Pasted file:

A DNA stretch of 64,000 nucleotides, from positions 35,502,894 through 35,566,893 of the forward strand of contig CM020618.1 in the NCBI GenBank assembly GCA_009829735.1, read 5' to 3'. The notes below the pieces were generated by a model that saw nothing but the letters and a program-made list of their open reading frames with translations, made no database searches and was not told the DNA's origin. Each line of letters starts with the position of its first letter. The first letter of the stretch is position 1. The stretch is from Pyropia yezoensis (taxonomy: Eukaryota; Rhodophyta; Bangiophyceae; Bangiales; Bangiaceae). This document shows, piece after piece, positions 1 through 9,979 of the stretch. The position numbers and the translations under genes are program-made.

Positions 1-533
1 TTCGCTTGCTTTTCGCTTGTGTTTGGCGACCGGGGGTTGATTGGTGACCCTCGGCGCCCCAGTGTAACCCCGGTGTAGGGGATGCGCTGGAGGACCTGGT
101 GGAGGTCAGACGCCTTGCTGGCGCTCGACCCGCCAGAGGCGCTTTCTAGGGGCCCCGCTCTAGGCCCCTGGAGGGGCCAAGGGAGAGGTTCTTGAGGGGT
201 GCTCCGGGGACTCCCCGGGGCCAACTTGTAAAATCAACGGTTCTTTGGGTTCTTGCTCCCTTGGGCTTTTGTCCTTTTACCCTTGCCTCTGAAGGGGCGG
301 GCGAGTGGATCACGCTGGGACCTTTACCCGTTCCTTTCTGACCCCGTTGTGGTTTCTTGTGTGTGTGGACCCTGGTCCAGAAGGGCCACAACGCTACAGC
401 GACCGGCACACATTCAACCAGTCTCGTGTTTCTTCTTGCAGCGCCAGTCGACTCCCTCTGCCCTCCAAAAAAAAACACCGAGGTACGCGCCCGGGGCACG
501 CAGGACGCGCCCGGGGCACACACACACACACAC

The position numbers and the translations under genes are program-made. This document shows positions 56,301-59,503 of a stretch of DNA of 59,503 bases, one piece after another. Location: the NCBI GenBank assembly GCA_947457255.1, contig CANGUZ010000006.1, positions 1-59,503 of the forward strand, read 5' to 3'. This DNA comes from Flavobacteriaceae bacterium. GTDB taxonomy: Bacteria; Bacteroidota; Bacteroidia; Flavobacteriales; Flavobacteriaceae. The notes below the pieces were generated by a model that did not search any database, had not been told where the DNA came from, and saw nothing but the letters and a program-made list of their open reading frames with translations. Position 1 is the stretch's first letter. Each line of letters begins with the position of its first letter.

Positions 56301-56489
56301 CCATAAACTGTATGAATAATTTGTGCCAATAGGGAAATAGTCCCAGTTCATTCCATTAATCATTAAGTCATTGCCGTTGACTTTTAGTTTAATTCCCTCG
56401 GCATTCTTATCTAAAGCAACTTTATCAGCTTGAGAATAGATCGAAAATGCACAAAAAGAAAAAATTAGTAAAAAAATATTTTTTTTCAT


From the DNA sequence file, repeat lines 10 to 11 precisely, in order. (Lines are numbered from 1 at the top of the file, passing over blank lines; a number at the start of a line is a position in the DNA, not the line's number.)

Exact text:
Positions 56301-56489
56301 CCATAAACTGTATGAATAATTTGTGCCAATAGGGAAATAGTCCCAGTTCATTCCATTAATCATTAAGTCATTGCCGTTGACTTTTAGTTTAATTCCCTCG